Cass Sunstien is probably the most influential law professor writing today. He's done great work on regulatory theory and I relied on some of his work when I wrote my major paper--cost benefit analysis of Arsenic Remediation in drinking water--for law school. His book "Nudge" provides a great discussion of a theory that is now being called "Libertarian Paternalism." It's an interesting concept. Sunstien argues that there are certain policy choices that--for most of the populace--are better than others, so policy makers should make those choices the default choices. He provides an interesting analysis and examples. If you are in a job in which you help set policy, or you work in a regulatory environment, the book is a must read.
The original political parties were the Jeffersonian Republicans and the Federalists. Although most of what the Federalists believed was put into the Constitution, the Federalist party quickly faded away. Federalist ideas would have faded away as well except for one man--Supreme Court Justice John Marshall. Marshall's term on the court long outlived the party appointing him, however, his control of the court allowed him to flesh out many of the fundamental details of our government structure. In What Kind of Nation, we get to see the epic battle between Jefferson--the first non-Federalist President--and Marshall. Here's an example one fundamental question. What happens when Congress passes a law that conflicts with the Constitution? Jefferson believed that states could simply not enforce--or nullify--such a law. Marshall took a round a bout way and decided that the Supreme Court should have that power. Our nation is fundamentally different than it would have been if Jefferson had prevailed.
Most early History of the United States follows the Founding Fathers from the Declaration of Independence to somewhere in the Adams Administration. That's a great period, but sometimes it's over covered. Very few people read about the second American Revolution when Andrew Jackson became the first popularly elected President. W. H. Brands' Life of Jackson is a great read because if covers a history that's both later and much further West than we usually read. Every school child learns about the slaughter of the Indians at Wounded Knee, but few learn of the slaughter BY the Indians at Fort Mims. Jackson was the Founders' worst fear--commonly born, popularly elected and not from Virginia. His election was more than a turning point. It was a fundamental transformation.
I enjoyed Brand's Jackson so much that I had to read the spin off. Jackson was tangentially involved in creating Texas--Sam Houston was from Tennessee and fought with Jackson--and Brands chronicles the history of Texas in Lone Star Nation. What a great story...and frankly, one that I didn't know. Sure, we've all heard of the Alamo, but the history of Texas is much more than the Alamo. The brutality of the 19th century is amazing (nothing compared to the 20th, of course, but amazing none the less.) The History shows how one or two people can make a huge difference in the flow of History. Yet the story seems so random. It's an interesting combination.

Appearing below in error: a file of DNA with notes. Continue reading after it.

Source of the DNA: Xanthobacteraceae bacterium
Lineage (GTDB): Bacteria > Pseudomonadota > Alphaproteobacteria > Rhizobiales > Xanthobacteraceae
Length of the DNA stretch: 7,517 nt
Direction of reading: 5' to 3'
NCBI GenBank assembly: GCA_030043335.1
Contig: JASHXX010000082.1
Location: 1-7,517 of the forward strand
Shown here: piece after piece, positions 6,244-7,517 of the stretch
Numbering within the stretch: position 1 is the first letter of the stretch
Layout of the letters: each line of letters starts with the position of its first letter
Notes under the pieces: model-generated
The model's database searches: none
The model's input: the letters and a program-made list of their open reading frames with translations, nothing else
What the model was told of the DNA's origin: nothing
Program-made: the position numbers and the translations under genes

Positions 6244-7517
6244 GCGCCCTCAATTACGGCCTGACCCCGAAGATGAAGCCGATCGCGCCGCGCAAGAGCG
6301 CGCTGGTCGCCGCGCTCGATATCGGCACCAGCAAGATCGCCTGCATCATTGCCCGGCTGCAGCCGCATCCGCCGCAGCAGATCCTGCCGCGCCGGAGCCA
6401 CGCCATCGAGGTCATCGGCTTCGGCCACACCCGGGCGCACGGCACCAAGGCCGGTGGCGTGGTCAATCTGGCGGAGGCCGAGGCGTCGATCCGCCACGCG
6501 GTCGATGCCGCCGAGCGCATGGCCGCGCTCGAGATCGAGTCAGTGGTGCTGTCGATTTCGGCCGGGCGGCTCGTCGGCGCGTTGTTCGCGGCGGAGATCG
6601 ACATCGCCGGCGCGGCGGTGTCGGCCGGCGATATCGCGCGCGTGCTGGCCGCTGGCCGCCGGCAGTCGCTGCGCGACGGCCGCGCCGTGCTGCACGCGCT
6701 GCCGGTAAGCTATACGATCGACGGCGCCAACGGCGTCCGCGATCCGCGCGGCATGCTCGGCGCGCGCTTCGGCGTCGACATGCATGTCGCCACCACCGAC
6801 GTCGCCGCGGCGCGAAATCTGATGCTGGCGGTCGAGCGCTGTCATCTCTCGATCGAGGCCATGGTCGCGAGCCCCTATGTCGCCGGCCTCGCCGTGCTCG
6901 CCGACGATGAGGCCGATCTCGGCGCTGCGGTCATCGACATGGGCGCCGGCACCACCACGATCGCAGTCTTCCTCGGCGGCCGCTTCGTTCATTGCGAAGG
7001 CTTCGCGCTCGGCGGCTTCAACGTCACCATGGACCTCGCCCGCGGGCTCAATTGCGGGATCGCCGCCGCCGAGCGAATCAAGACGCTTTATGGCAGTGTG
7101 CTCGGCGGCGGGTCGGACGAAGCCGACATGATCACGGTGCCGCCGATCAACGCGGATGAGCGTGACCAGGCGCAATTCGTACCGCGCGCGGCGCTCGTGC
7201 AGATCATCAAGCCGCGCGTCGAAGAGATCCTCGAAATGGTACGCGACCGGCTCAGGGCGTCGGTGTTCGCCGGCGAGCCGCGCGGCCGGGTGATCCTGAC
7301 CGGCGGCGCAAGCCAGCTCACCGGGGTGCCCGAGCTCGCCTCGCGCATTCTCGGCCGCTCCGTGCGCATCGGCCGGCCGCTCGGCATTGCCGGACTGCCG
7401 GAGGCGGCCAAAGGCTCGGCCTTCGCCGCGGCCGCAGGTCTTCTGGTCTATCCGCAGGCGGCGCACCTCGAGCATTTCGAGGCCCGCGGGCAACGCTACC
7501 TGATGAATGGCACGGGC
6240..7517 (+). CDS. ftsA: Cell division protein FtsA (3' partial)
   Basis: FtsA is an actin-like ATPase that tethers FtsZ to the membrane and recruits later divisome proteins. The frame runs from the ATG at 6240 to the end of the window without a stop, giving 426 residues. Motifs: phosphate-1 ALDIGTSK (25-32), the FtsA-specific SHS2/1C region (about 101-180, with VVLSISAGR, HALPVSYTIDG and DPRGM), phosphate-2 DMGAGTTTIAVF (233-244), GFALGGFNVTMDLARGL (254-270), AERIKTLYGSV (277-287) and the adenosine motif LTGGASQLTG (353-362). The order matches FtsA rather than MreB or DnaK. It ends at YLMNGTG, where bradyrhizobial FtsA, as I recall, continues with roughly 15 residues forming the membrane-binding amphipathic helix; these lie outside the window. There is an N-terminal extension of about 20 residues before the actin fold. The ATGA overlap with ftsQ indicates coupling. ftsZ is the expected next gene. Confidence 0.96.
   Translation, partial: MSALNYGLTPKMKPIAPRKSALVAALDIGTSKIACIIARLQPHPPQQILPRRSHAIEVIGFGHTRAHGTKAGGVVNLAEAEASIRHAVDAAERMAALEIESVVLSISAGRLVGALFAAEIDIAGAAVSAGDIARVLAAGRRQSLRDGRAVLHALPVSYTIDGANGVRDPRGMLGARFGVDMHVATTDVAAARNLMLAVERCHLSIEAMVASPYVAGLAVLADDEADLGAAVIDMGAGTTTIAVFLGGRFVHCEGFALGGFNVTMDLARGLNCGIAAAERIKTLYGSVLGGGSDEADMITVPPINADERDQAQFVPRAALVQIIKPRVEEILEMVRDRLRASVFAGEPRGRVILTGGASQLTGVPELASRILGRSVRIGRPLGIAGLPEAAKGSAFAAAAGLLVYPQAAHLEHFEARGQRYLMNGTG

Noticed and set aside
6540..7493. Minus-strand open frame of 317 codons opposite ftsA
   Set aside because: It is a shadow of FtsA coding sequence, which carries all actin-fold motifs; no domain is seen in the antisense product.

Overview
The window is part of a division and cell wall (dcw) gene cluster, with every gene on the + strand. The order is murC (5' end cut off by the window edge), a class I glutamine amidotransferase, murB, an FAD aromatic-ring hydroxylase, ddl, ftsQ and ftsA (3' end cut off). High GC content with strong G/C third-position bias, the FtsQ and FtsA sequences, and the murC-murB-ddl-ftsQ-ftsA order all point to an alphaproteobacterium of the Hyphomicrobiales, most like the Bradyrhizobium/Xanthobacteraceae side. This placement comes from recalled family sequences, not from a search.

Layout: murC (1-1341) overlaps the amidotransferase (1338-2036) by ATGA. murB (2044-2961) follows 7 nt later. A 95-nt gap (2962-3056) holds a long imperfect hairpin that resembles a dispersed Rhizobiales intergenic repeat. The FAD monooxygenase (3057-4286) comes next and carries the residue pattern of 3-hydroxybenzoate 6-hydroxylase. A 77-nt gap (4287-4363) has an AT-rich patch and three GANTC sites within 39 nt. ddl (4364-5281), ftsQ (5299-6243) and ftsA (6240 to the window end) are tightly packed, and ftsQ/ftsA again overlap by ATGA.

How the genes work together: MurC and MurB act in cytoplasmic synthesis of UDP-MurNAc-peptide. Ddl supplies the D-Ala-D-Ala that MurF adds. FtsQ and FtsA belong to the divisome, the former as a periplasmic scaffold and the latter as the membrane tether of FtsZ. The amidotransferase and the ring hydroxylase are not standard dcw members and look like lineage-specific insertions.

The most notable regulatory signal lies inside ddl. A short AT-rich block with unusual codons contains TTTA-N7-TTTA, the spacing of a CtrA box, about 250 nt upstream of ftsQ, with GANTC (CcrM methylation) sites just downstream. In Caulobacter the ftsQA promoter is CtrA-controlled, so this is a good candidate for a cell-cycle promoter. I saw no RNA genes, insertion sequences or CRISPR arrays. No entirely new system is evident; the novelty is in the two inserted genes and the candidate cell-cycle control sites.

If after reading Brand's history of Texas, you still don't understand what it means to be a Texan, read Lone Survivor by Marcus Luttrell. This is an unbelievable story of a Navy SEAL team that gets dropped into what turns out to be a Taliban stronghold--four SEALs against 140 Taliban fighters and it isn't pretty. Luttrell flashes back to his SEAL training and then flashes further back to a lifetime of training; he had always wanted to be a SEAL. The book will bring a few tears to your eyes. It's also patriotic to the point of being jingoistic. Luttrell doesn't hide the fact that he respects President Bush, fights for his country, would die for his friends and doesn't want to screw up and embarrass the great state of Texas. Unlike Jarhead--which I also enjoyed--Luttrell's story is the John Wayne version of the Global War On Terror. Jarhead was a good book, but a lousy movie; Lone Survivor was a great book and I believe it will be a great movie.
Huey Long was the closest thing to a dictator that our nation has produced and like most of the Dictators of the 20th century, he came from the left. Kingfish tells the story of what happens when someone who is truly corrupt takes over a state. It's really unbelievable. The story also reveals some remarkable policy transformations. Long wanted the federal government to pay college tuition for the poor--the idea was so outrageous that he couldn't even get a second in the US Senate--after all, taxing some people and spending the money on other people was pure redistribution, and obviously Constitutional. How quaint.